The thought that came to mind watching coverage of the break-in into Tory HQ was whether the more aggressive ‘protestors’ might not, in fact, have been provocateurs, so convenient was the excuse they provided for synthetic right-wing outrage. I spoke to several people who had been on the demonstration in London, and without exception they described it as a heartening, good-natured, serious mobilisation of public opinion which was clearly about more than just the narrow issue of student fees. But you’d never gather that from a survey of the mainstream media.
This point is nicely articulated by Guy Aitchison in his piece on openDemocracy.net:
Now, clearly there were acts of vandalism that accompanied the occupation of Millbank, but the instinct of the crowd was decisively against violence. When one protester picked up a rock, he was told to stop being an “idiot” and the throwing of the fire extinguisher was greeted by a chorus of booes and a chant of “stop throwing shit”, as this video shows. A 23 year old man from Cambridgeshire has apparently now been arrested over this incident. Good. If it is indeed him who hurled the projectile, he had no support for his actions amongst students at the time, and will have none now.
The occupation of 30 Millbank, on the other hand, certainly did have the support of the crowd. This wasn’t just a minority of hotheads, a rogue gang of “anarchists” and “Trots”, as Caroline Flint put it on Question Time yesterday. These were young, fresh-faced kids of the kind you’d find in any student bar. Disillusioned and enraged by a political elite that has chosen to make their generation pay for a crisis they didn’t cause, they saw an opportunity passing Millbank to get involved in a spontaneous direct action against the poorly guarded Tory HQ. And they took it. The hundreds who occupied the building had the support of the thousands who cheered them on outside, and many more no doubt on TV. Many I spoke to, who got involved in the occupation, were 16 and 17 and had taken the day off school, risking the wrath of their teachers, to protest. As John Harris put it:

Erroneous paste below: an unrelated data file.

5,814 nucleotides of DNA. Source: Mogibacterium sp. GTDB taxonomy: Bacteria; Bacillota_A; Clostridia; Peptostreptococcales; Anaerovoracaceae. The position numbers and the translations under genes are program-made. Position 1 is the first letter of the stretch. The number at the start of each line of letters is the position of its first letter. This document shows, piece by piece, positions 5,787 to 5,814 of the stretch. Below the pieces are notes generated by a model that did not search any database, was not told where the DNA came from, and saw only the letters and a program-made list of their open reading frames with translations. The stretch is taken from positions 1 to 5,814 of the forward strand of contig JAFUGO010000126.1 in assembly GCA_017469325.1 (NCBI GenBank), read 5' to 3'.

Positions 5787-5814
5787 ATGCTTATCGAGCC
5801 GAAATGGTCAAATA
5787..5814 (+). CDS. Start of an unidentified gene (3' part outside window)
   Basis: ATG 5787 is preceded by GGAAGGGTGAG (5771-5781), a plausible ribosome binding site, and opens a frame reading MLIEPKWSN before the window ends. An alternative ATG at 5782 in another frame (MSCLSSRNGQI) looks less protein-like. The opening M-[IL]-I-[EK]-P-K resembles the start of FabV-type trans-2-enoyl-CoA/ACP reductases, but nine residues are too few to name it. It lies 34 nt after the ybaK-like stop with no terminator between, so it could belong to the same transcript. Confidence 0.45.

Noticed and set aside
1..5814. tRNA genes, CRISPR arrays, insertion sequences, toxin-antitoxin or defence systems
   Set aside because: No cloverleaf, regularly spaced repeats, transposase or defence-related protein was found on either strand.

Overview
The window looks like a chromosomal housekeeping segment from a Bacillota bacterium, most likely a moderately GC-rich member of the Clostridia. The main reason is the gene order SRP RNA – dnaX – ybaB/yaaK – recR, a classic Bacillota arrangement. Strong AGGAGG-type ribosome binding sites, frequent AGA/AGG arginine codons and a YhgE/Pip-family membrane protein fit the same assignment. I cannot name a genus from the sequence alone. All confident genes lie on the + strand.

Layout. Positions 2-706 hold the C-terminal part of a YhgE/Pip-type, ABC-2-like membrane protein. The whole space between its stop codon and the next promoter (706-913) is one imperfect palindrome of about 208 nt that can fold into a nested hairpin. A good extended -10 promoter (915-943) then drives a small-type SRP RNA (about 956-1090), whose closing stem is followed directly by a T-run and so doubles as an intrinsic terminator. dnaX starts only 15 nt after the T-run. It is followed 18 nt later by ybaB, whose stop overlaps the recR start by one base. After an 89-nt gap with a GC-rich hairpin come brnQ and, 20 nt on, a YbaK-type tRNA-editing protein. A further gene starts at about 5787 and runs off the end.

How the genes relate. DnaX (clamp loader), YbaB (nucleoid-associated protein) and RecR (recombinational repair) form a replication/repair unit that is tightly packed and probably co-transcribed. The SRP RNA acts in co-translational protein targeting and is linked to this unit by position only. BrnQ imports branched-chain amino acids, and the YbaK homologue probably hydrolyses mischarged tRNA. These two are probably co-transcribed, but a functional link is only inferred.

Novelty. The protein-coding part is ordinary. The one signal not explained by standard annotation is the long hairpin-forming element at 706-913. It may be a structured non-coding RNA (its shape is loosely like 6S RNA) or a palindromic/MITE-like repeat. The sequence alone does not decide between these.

“What happened on Wednesday afternoon was not some meaningless rent-a-mob flare-up, nor an easily-ignored howl of indignation from some of society’s more privileged citizens. It was an early sign of people growing anxious and restless, and what a government pledged to such drastic plans should increasingly expect.”
The other important point to recognise is that this wasn’t a purely self-interested protest about fees by a privileged few. The majority of those protesting won’t be affected by the hike in fees, and in any case students were keen to show solidarity with other victims of the coalition’s austerity agenda. The slogans and statement by those on the roof of Millbank make this clear. As Richard Seymour points out, it is patronising and untrue, to imply, as Polly Toynbee does, that only the middle class care about defending university education – many students come from working class families, live in poor quality accommodation and struggle to get by on low paid jobs. The benefit of accessible higher education to the individual and society is recognised across all social classes.
The strange thing about the current period of phoney war is how strangely passive enraged populations are, both here and in Ireland (where the public sector cuts necessitated by the recklessness of bankers and their corrupt political associates are much more savage than anything contemplated by the Con-Dem coalition). But the rage is real, and deep-seated. And it will find an outlet, one way or another. In the US, the rage has taken a particular route — in the Tea Party and the mid-term elections. It hasn’t yet been expressed in Europe, except in France and Greece. All it needs is for the appearance of a skilful, charismatic politician on the scene who is willing to exploit and channel the rage and then we’ll see some interesting developments.